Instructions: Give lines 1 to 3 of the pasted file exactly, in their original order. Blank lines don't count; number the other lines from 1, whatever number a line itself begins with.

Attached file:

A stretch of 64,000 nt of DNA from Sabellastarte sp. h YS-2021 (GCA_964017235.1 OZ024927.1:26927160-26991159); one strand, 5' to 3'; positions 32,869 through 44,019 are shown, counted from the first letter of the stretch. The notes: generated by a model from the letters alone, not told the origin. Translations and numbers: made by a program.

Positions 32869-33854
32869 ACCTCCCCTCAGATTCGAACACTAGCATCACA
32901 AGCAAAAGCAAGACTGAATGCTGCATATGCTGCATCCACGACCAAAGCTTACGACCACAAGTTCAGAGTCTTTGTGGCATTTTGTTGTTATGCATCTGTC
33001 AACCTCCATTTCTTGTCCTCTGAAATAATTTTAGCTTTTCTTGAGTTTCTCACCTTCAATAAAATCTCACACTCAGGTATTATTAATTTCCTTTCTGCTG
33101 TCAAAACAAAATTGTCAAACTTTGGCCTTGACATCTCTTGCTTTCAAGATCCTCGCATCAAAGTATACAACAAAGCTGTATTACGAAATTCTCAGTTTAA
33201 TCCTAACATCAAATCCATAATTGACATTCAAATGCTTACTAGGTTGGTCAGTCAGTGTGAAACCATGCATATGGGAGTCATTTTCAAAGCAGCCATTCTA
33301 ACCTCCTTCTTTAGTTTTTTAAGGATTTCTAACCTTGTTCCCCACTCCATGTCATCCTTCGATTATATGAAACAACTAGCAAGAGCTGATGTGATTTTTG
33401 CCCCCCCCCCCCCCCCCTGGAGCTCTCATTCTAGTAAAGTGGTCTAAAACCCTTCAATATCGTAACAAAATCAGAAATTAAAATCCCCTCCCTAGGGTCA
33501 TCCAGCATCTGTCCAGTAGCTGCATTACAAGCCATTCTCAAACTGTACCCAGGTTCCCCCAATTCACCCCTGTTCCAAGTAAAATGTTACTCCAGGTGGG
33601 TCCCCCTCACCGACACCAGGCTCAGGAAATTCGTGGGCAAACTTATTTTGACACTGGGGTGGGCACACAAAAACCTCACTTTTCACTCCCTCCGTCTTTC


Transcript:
A stretch of 64,000 nt of DNA from Sabellastarte sp. h YS-2021 (GCA_964017235.1 OZ024927.1:26927160-26991159); one strand, 5' to 3'; positions 32,869 through 44,019 are shown, counted from the first letter of the stretch. The notes: generated by a model from the letters alone, not told the origin. Translations and numbers: made by a program.

Positions 32869-33854
32869 ACCTCCCCTCAGATTCGAACACTAGCATCACA